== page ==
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Ja Morant has turned Memphis Grizzlies into the NBA’s new FOMO team

The plan was practical, in theory.

I couldn’t go to all three basketball games on three-consecutive days. Not with two young kids. 

So an executive decision was made. I went to see Bronny James on Saturday night at Collierville High School and then went to the Memphis Tigers exhibition game against Christian Brothers on Sunday afternoon at FedExForum because that was the only way to watch them. 

I skipped the Grizzlies’ game against the Brooklyn Nets on Monday night since I could watch it on television.

By the time Ja Morant corralled that errant alley oop pass from Tyus Jones and somehow slammed it through the net with just his left hand, contorting his body in midair like only he can, my lapse in judgment had become obvious. 

An unmistakable feeling settled in at halftime, and only got worse when Morant and Desmond Bane engaged in an unprecedented duel with Kevin Durant and Kyrie Irving of the Nets. This wasn’t just playoff intensity in October. It was history. I could’ve and should’ve been there and I wasn’t, a sensation that has become increasingly inescapable in Memphis.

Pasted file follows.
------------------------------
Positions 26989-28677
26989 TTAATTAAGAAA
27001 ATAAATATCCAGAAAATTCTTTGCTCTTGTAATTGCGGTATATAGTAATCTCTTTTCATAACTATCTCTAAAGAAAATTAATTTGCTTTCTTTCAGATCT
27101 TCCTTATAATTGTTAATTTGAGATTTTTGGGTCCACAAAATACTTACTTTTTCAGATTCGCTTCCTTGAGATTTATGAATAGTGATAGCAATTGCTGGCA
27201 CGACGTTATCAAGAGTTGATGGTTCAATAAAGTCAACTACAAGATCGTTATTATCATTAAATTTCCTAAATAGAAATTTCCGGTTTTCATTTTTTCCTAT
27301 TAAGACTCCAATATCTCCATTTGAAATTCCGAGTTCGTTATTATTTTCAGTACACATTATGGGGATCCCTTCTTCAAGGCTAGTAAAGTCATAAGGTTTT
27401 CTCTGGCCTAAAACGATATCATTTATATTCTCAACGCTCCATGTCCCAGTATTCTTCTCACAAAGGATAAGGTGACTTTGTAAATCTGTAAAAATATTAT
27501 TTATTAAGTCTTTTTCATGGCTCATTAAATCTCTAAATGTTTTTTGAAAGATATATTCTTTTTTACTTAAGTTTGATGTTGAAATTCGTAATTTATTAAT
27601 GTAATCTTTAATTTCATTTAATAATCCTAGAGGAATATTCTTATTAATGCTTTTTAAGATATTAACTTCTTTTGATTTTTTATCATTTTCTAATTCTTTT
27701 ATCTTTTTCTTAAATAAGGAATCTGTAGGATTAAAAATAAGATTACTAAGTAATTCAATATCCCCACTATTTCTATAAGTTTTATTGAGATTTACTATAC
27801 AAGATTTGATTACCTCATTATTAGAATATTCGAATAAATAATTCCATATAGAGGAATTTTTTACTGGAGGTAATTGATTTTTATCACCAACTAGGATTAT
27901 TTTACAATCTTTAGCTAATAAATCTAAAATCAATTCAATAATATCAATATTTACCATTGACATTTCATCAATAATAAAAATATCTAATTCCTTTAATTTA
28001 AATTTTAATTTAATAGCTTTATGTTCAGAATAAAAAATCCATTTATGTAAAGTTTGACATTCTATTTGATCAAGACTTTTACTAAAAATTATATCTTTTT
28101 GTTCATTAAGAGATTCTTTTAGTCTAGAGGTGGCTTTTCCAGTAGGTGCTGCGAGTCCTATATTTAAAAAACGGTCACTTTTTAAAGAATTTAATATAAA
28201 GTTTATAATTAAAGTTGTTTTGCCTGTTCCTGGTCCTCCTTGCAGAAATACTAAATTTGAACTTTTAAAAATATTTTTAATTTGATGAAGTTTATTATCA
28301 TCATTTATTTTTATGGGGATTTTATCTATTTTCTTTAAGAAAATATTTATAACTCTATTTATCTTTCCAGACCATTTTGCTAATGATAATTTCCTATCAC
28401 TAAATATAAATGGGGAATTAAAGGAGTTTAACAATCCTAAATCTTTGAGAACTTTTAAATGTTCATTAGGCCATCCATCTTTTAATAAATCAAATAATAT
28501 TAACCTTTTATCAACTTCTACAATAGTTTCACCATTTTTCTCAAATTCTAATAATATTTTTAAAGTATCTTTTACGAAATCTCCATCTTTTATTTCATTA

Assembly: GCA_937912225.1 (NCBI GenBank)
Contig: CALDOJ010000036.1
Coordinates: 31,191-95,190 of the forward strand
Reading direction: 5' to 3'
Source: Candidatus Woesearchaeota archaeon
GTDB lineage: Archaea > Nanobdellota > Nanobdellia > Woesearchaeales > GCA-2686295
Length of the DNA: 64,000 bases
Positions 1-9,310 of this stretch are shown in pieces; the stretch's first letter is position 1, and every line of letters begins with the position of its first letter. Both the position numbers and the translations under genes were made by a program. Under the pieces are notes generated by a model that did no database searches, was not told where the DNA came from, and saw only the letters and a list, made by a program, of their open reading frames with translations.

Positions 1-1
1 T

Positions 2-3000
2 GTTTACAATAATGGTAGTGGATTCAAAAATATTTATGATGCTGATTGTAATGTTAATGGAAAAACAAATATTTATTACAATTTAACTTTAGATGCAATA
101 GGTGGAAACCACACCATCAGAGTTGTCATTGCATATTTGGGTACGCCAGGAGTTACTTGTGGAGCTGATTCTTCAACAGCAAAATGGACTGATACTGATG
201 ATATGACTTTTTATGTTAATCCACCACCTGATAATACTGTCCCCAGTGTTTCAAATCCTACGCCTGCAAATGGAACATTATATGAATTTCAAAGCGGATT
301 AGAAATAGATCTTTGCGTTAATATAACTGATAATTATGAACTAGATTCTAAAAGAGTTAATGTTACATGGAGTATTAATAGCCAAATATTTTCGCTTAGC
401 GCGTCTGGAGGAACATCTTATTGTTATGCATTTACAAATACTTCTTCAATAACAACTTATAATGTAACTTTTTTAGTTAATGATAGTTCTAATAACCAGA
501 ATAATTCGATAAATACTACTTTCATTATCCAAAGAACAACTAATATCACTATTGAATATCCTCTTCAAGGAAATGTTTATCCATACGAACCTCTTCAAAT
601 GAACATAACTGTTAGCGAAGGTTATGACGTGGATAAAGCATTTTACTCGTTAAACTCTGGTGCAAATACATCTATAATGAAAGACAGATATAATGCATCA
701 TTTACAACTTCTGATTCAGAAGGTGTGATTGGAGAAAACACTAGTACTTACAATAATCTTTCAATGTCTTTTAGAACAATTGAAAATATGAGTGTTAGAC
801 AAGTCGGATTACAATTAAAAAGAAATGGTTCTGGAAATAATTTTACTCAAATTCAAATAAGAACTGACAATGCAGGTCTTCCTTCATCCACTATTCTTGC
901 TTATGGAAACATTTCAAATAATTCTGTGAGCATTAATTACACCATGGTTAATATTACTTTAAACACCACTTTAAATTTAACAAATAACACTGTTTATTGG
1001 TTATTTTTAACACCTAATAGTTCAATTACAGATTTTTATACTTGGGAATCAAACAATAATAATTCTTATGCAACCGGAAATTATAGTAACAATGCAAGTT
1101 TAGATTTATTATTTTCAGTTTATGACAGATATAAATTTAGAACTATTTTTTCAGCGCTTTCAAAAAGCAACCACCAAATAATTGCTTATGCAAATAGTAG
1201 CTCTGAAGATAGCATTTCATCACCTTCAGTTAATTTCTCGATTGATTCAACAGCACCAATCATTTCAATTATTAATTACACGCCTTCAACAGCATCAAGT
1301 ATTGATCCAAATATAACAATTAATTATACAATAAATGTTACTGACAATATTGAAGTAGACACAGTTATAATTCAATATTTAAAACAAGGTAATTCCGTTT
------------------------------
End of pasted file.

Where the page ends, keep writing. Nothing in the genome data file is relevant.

GIANNOTTO:The Ja Morant show is back in Memphis, and everybody wants a piece of it

BROOKSWhat the season debut for Dillon Brooks means for the Memphis Grizzlies

CELEBRITIES:MoneybaggYo, Big30, Bread Gang show off stacks of money during Grizzlies’ win over Nets

The fear of missing out, or FOMO as it’s known in social media parlance, is a concept that gained traction over the past decade, so much so that it’s now recognized as a word in the Oxford English Dictionary and inspires clinical studies by psychiatrists and neurologists. One such examination last year defined it as “pervasive apprehension that others might be having rewarding experiences from which one is absent.”




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